On the porch, Kayce and Monica wait for the kids' grandparents to arrive. Monica says that maybe they should leave the rez too before asking Kayce to take Tate and leave so that the boy doesn't have to witness his cousins leaving with their heartbroken grandparents. So Kayce asks Tate if he wants to go visit Grandpa Dutton, and Tate smiles in evident excitement.
Eventually, Monica loads the children into their grandparents' SUV. The dead woman's parents again reiterate that they wanted the woman to leave the reservation, and then they leave, with the children waving a tearful goodbye to Monica. The show's portrayal of the rez so far has not been particularly nuanced - it's either the death-haunted hellhole in which Kayce seems to shoot someone once a week, or it's the casino's ivory tower from which the scheming Rainwater looks down at his pawns. There's not a whole lot of in-between.
Where the heck is Jimmy's hat? He's looked for it about everywhere he can think when he finally discovers it. Then, a second later, he hears the tiny lowing of a calf in the brush. It seems there's still one head of cattle that the rest of the cowboys didn't catch. Jimmy reluctantly decides to do the cowboy thing and help it back to ranch.
Meanwhile, John Dutton is trying to endure the furious bucking of the stallion Kayce gifted him. Two old-timers who also ranch cattle watch Dutton get thrashed around. I guess they're fellow ranchers. One of them happens to be the father of Dutton's doctor, and in a gross abuse of doctor/patient confidentiality, the old-timer reveals to the other (and to us) that Dutton really oughtn't be riding at all; Dutton's got colon cancer. Apparently, the cancer was advanced enough to operate on, and just last week Dutton had "two feet" of his colon removed. Now he's being jostled around like he's in an industrial paint shaker.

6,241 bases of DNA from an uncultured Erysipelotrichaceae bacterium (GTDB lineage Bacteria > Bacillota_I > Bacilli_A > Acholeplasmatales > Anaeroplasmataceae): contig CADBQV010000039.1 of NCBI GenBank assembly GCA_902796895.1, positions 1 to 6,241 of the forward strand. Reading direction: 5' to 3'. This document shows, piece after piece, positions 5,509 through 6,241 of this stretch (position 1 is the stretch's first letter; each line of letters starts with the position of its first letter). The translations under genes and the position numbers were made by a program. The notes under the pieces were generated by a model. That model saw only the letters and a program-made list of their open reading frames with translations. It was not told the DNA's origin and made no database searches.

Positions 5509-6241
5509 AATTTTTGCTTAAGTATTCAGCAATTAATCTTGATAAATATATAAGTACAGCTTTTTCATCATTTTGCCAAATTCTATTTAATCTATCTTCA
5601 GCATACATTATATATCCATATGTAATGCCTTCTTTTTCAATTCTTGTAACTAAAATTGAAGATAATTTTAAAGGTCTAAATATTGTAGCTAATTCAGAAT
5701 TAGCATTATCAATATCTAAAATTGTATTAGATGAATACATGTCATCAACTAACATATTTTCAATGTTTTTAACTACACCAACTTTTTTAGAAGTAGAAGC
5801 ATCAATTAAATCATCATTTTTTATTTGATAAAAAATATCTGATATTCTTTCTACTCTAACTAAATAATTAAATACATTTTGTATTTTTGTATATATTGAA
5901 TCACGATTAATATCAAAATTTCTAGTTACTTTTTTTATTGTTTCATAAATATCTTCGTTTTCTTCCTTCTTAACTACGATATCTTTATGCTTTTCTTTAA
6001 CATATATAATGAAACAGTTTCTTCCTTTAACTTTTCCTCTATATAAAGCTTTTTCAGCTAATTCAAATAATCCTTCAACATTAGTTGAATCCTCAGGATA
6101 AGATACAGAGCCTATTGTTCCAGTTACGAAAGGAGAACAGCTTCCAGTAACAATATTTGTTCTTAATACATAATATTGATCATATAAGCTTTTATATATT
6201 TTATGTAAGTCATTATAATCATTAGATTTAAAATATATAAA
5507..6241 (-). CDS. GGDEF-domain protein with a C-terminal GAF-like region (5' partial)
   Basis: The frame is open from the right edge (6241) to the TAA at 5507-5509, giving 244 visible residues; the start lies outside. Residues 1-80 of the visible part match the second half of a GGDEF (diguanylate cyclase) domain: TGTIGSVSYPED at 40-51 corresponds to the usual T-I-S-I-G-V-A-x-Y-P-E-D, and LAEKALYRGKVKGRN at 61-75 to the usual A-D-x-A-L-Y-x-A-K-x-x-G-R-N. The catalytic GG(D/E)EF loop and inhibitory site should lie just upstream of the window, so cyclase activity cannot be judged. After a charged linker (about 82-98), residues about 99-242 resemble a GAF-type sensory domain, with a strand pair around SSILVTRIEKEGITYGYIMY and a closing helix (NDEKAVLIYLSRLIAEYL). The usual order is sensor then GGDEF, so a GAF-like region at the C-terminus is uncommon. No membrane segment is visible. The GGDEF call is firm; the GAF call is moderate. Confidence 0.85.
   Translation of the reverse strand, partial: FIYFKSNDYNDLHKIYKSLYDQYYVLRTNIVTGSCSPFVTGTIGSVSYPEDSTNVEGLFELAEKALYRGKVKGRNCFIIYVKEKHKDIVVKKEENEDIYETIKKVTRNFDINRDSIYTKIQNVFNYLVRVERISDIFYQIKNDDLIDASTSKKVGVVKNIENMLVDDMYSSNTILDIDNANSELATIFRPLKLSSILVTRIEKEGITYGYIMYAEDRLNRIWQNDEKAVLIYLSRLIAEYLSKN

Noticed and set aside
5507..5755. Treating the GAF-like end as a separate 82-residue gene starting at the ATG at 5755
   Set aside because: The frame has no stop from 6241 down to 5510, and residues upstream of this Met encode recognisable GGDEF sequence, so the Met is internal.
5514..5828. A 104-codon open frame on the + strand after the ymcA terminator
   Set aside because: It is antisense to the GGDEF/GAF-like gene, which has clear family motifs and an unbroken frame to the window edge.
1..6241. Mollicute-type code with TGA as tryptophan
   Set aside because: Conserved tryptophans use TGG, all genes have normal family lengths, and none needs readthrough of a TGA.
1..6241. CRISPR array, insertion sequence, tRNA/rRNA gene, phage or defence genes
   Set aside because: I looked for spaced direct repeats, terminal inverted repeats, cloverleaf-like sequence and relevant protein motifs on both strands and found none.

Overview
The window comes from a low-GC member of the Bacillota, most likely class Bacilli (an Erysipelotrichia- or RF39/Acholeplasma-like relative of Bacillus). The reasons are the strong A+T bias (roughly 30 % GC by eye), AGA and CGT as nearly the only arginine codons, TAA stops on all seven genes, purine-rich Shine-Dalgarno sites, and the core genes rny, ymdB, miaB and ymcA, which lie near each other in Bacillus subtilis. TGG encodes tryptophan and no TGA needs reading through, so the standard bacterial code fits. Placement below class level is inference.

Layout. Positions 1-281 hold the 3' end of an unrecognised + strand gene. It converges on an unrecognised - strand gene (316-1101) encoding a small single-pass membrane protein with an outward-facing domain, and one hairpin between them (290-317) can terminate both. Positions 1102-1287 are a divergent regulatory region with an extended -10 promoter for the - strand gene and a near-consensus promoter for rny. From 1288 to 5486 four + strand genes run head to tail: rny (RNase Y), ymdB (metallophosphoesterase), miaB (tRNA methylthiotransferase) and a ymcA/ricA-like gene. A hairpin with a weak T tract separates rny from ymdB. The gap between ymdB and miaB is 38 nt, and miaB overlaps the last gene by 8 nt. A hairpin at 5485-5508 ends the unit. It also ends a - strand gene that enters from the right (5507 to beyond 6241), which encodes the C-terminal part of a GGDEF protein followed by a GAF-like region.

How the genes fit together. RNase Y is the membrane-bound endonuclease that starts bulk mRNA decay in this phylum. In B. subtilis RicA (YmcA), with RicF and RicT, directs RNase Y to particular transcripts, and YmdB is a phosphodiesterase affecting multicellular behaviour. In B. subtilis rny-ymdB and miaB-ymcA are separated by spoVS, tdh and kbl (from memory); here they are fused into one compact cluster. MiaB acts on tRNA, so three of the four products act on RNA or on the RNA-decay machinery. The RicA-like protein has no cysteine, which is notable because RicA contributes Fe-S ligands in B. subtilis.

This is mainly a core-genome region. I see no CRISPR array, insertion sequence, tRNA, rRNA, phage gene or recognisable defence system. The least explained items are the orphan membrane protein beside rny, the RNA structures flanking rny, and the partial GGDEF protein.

Holy moly - you mean the great John Dutton has cancer? Or did, recently? This might just change everything - and it certainly puts the way he's been dealing with his children in a different light.
Plus, if Dutton's health is at risk, that means that Thomas Rainwater's threat may yet come to pass: if Dutton's family is unable to afford the astronomical estate tax on their father's ranch, that could the end of the monolithic Yellowstone spread.
One thing is for sure: I'll bet that wasn't Costner on that bucking bronco - the man can ride a horse, but no studio in their right mind would let a Hollywood star in his 60s do that. Not with all the insurance in SoCal.
Later, Dutton is putting the stallion in the barn when Emmet Walsh (Buck Taylor), one of the aforementioned old-timers, confronts Dutton with his new, ill-gotten knowledge of Dutton's illness. Dutton is predictably pissed, making it clear in no uncertain terms that Emmet should be quiet about this, and so should his doctor's father. Knowing the Duttons, I wouldn't be too surprised if Dutton dispatches Rip to kill the doctor's whole family.
Buck Taylor, by the way, is a true Western actor of the old school, having appeared on Gunsmoke, The Sacketts, Tombstone, Gettysburg, and, of course, Cowboys Vs. Aliens.